Scottish independence: more information or more questions?
The announcement of the referendum date earlier this month brought forth one mighty message from the Great Undecideds: "we want more information".
That's a tricky demand for the campaign teams, and for those of us in the media, as it's not that easy to set out "information" about the unknown - whether that's the unknown of a new constitutional status or the unknowns of staying within the UK.
In only one day this week, we got three new unknowns. The Scottish Tories re-opened the door to the transfer of further powers. There was continued delay, until after Scotland's referendum, to Downing Street's decision on whether the Northern Ireland Assembly can have corporation tax powers with which to compete with Dublin's.
What does that tell Scottish voters about the chances of more devolved powers post-referendum?
And third, The Scotsman's owners have cut costs and quarter of journalists' jobs, underlining one of the paradoxes of the independence referendum campaign - that the existence of the country's distinctive newspaper industry is in doubt, at a time when a vibrant media is more important than ever.
So it's with impeccable timing that a mighty tome dropped this week, and with a thud: 330 pages of book called "Scotland's Future: the Economics of Constitutional Change", providing a guide to the economic dimensions of the big choice facing Scotland on 18 September 2014.
It's not the first such contribution, but its writers have significant firepower, and can stake a reasonable claim to impartiality. Whatever their backgrounds, they go to considerable lengths to set out the options from a neutral point of view.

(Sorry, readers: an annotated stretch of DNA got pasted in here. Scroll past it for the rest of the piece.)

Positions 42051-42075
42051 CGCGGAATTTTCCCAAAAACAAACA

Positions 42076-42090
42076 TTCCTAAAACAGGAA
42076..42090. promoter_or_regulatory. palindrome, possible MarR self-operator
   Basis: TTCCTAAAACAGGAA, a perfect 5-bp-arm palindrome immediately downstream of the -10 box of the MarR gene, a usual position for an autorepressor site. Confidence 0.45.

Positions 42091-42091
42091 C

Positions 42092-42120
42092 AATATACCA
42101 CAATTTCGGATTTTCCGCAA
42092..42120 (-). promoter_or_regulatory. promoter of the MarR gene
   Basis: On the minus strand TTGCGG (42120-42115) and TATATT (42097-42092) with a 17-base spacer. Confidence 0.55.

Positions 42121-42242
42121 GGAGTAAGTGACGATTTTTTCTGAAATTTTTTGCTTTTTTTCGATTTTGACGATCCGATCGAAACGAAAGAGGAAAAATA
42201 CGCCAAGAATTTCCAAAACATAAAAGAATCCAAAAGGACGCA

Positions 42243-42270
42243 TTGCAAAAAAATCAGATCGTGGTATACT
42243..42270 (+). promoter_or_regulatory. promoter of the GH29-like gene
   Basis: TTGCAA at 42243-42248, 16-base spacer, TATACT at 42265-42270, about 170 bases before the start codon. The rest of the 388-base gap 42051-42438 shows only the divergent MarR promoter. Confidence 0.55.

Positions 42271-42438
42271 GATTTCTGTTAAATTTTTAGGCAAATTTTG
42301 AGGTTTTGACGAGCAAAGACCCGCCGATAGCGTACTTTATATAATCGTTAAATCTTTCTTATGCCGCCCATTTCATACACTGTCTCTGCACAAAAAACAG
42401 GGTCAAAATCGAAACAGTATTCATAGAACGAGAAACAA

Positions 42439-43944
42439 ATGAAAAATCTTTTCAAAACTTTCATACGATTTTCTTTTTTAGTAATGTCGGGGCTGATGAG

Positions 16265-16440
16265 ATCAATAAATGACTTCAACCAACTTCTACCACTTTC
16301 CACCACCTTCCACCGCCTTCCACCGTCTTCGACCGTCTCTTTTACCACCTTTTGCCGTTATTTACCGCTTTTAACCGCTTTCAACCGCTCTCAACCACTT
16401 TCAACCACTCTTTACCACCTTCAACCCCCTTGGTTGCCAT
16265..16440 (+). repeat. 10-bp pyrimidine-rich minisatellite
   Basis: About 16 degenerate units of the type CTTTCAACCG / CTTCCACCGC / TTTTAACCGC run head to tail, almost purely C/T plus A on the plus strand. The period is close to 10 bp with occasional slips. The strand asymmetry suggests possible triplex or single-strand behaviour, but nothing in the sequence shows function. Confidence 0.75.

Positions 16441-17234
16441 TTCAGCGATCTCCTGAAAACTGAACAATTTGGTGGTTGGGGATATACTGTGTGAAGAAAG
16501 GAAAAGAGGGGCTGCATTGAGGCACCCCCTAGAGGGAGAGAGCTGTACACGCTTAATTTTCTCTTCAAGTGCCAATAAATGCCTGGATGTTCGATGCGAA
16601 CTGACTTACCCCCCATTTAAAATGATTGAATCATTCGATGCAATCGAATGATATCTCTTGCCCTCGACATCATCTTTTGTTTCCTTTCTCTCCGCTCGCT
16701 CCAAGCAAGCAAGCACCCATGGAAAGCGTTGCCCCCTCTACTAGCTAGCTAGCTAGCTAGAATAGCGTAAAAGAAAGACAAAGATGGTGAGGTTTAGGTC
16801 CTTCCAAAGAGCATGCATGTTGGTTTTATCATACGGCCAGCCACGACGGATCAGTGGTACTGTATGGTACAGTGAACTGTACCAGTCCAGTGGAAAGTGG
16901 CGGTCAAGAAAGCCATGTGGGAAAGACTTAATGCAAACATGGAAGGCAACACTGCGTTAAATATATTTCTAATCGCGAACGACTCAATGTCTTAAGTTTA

They have asked not only about the economy of an independent Scotland, but also posed some challenging questions of the options for Scotland if there's a 'no' vote.
The main mover behind this project, and its editor, is Andrew Goudie.
Until last year, he was chief economic adviser to the Scottish government, as well as the top civil servant running the finance and enterprise end of the administration.
He's since found a new academic berth at Strathclyde University.
He has pulled in contributions from his former bosses; Lord Gus O'Donnell, former Cabinet Secretary in Downing Street, and Sir John Elvidge, former permanent secretary at St Andrew's House.
He's also drawn in academics, including Prof Alex Kemp, the guru of North Sea oil, Prof John Kay on the tricky issue of currency, and Prof Charles Goodhart, former member of the Bank of England's monetary policy committee.
Andrew Goudie has been scathing of the "cavalier assertions with little or no foundation" which characterise much of the independence debate so far. His book's response is not to provide the information craved by those responding to last week's date-naming, but to keep asking yet more questions, piling up with new challenges at the end of each chapter.
Across each chapter, the same problem keeps cropping up: data is scarce and comparisons are of only limited help as a guide.
Data about Scotland's current position is no guide to its behaviour if it were independent. There are repeated questions of where the new opportunities lie that Scotland is not now capable of exploiting. This underlines that there's so much cannot possibly be known ahead of the vote.
There are questions as to whether existing powers at Holyrood are already being fully utilised.
And above all, the authors set out the constraints that exist for any independent country, new or old - constraints that would compromise that independence.
There's lots to take from this book, for both sides of the debate, and for those hoping to find more clarity. Here are just some. (Apologies if this is at some length, but this is an important contribution to an important debate.)